Factors Affecting The Business Function

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1. Completive advantage says that certain aspects of the business function should take place in the part of the world where the factors are cheapest and are most efficient. Without restrictions, many companies will be based out of the country with the best established set of factor endowment; “the amount of land, labor, capital, and entrepreneurship that a country possesses and can exploit for manufacturing”. However, as less restrictions encourages international growth, some companies that already have the most favorable factor endowments may choose to remain where they are. This is not to say that they will remain where they are forever. We saw in previous scenarios such as the automotive industry in India, that a “hub” can evolve and…show more content…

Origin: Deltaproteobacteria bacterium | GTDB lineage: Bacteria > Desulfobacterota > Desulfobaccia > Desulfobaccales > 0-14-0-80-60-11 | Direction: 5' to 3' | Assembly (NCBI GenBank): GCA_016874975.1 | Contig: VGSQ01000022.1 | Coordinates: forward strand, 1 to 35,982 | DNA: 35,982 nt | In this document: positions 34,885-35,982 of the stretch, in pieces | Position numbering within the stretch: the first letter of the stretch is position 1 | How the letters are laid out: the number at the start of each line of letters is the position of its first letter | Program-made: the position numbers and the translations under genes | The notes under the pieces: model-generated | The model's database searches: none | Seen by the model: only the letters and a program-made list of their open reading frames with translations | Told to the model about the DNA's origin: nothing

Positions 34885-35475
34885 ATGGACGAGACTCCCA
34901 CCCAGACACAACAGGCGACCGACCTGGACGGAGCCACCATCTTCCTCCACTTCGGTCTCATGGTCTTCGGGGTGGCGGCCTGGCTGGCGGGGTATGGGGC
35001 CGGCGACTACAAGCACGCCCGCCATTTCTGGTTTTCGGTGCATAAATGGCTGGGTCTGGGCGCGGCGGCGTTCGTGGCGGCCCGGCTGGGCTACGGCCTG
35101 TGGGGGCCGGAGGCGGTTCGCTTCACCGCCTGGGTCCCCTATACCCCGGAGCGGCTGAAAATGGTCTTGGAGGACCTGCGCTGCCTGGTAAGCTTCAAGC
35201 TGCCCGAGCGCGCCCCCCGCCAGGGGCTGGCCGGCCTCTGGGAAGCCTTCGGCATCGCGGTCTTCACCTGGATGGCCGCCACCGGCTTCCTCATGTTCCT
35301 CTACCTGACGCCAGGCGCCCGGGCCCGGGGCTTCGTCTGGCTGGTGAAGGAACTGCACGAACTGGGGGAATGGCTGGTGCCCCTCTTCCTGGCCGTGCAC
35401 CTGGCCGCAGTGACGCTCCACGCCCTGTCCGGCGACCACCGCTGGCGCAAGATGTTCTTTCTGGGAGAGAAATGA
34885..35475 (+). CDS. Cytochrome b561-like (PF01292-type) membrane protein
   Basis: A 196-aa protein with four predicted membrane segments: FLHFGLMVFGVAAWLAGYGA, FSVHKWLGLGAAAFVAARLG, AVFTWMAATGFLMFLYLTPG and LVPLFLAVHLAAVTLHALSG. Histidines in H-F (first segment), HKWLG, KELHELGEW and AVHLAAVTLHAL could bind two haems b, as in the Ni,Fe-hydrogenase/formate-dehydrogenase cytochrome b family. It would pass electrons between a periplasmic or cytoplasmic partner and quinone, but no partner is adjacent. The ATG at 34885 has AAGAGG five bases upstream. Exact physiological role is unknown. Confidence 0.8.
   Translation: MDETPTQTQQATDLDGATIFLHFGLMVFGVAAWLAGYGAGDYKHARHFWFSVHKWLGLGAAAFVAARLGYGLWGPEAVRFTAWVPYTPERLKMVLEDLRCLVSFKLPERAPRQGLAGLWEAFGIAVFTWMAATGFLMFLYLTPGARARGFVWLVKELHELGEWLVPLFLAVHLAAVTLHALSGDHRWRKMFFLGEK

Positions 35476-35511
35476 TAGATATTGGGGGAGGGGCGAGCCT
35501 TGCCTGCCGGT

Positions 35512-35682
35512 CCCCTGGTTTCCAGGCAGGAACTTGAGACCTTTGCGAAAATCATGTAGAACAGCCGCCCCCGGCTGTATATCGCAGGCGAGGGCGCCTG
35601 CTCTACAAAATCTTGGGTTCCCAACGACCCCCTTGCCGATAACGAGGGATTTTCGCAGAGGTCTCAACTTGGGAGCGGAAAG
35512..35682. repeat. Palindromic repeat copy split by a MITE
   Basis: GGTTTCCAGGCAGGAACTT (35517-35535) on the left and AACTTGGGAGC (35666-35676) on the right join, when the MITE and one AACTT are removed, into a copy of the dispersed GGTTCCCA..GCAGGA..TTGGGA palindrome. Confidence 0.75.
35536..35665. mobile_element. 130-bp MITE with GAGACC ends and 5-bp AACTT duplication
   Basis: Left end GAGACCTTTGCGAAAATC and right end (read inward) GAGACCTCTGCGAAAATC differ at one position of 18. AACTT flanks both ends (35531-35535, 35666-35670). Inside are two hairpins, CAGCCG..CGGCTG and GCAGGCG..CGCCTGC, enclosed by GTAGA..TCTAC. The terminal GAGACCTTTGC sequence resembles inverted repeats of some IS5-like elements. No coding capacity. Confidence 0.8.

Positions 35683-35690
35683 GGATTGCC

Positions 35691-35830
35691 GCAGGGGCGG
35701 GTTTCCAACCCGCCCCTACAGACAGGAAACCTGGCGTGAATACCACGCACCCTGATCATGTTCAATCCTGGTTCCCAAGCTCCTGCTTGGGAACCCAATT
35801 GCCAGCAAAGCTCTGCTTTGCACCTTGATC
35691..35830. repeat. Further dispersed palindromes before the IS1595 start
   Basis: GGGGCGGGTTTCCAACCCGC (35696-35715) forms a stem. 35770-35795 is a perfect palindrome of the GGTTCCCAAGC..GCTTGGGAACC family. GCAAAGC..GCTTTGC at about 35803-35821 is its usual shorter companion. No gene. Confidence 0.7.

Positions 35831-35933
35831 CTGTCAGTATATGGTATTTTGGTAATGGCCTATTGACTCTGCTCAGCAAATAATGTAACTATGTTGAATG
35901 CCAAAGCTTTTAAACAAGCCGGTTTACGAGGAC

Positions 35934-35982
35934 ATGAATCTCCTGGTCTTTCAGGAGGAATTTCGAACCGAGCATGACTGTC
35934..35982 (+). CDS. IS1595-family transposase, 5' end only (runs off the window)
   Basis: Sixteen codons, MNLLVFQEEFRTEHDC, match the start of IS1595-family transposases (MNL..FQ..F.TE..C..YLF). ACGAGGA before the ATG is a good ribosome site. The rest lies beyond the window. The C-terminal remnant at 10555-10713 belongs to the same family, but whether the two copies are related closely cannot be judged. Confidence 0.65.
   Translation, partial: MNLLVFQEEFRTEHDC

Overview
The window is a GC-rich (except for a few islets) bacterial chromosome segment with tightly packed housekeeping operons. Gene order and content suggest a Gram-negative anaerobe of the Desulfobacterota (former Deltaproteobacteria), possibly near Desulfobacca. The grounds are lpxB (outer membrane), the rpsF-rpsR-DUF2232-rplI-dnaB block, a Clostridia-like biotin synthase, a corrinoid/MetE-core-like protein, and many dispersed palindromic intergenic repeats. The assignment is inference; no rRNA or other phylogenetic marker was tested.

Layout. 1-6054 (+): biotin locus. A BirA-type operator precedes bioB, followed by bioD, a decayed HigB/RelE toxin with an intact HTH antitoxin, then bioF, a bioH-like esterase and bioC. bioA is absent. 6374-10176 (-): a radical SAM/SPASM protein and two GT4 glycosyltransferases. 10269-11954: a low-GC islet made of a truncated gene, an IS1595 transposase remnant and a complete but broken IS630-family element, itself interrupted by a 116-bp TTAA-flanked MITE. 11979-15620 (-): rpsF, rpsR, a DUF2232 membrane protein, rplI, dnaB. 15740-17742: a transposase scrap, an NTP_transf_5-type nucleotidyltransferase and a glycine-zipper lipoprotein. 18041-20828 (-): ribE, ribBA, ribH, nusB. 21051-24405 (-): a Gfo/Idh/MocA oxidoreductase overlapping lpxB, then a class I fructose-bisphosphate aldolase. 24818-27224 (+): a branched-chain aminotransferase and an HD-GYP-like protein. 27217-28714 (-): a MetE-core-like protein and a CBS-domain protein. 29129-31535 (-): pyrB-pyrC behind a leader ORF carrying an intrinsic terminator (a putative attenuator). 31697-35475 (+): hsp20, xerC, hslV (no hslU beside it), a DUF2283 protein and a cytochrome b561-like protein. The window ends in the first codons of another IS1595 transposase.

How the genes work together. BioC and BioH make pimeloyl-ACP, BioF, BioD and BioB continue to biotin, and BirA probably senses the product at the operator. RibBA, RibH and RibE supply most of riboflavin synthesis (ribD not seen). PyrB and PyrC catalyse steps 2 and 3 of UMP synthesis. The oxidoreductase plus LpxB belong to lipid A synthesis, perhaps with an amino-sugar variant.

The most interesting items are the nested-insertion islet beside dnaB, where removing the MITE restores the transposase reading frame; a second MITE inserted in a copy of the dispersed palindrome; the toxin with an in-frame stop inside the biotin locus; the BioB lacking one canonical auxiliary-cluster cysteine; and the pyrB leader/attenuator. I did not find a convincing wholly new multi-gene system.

This means the price of the product is the number one factor in the firm’s strategy. This is why these firms could be recognized in Firm A. These firms are not required to differentiate their products offering and marketing strategy from country to country to accommodate demands and national differences. These firms serve universal needs, which exist when the taste and preference of consumers in different nations are similar if not identical. 3. A localization strategy makes sense when the pressures for local responsiveness are high. This situation is common when there are significant differences in consumer tastes and preferences, infrastructure and traditional practices, and when the host government demands require local customization. The restaurant industry often faces pressure for local responsiveness. Also, a global standardization strategy makes sense when pressures for cost reductions are high and when local responsiveness pressures are low. The semiconductor industry and the bulk chemical industry are some of the examples of industries where the global standardization strategy is more common. 4. a. Prior to the 1980s, P&G historically developed new products in Cincinnati and then relied on semiautonomous foreign subsidiaries to manufacture, market, and distribute those products and different nations. In many cases, foreign subsidiaries had their own production facilities and tailored the packaging, brand-name, and marketing message to local
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